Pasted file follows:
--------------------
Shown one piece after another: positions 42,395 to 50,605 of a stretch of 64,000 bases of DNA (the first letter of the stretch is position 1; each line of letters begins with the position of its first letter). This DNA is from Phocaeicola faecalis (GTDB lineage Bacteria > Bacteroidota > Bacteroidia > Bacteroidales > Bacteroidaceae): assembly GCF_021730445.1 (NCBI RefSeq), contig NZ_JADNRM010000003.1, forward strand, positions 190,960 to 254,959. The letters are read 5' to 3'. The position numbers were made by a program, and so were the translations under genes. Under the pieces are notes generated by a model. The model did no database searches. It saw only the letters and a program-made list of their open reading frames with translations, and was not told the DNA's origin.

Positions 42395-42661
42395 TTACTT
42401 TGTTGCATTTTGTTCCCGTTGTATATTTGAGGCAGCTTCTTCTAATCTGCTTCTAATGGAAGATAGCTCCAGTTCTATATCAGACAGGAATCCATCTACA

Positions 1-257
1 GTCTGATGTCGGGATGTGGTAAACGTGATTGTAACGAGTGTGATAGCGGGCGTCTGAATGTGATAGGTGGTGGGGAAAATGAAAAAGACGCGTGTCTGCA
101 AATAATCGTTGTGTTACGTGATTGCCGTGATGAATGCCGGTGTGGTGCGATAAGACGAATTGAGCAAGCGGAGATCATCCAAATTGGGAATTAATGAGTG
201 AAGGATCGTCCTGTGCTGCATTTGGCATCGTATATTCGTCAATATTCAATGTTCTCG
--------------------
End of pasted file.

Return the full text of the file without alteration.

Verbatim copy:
Shown one piece after another: positions 42,395 to 50,605 of a stretch of 64,000 bases of DNA (the first letter of the stretch is position 1; each line of letters begins with the position of its first letter). This DNA is from Phocaeicola faecalis (GTDB lineage Bacteria > Bacteroidota > Bacteroidia > Bacteroidales > Bacteroidaceae): assembly GCF_021730445.1 (NCBI RefSeq), contig NZ_JADNRM010000003.1, forward strand, positions 190,960 to 254,959. The letters are read 5' to 3'. The position numbers were made by a program, and so were the translations under genes. Under the pieces are notes generated by a model. The model did no database searches. It saw only the letters and a program-made list of their open reading frames with translations, and was not told the DNA's origin.

Positions 42395-42661
42395 TTACTT
42401 TGTTGCATTTTGTTCCCGTTGTATATTTGAGGCAGCTTCTTCTAATCTGCTTCTAATGGAAGATAGCTCCAGTTCTATATCAGACAGGAATCCATCTACA

Positions 1-257
1 GTCTGATGTCGGGATGTGGTAAACGTGATTGTAACGAGTGTGATAGCGGGCGTCTGAATGTGATAGGTGGTGGGGAAAATGAAAAAGACGCGTGTCTGCA
101 AATAATCGTTGTGTTACGTGATTGCCGTGATGAATGCCGGTGTGGTGCGATAAGACGAATTGAGCAAGCGGAGATCATCCAAATTGGGAATTAATGAGTG
201 AAGGATCGTCCTGTGCTGCATTTGGCATCGTATATTCGTCAATATTCAATGTTCTCG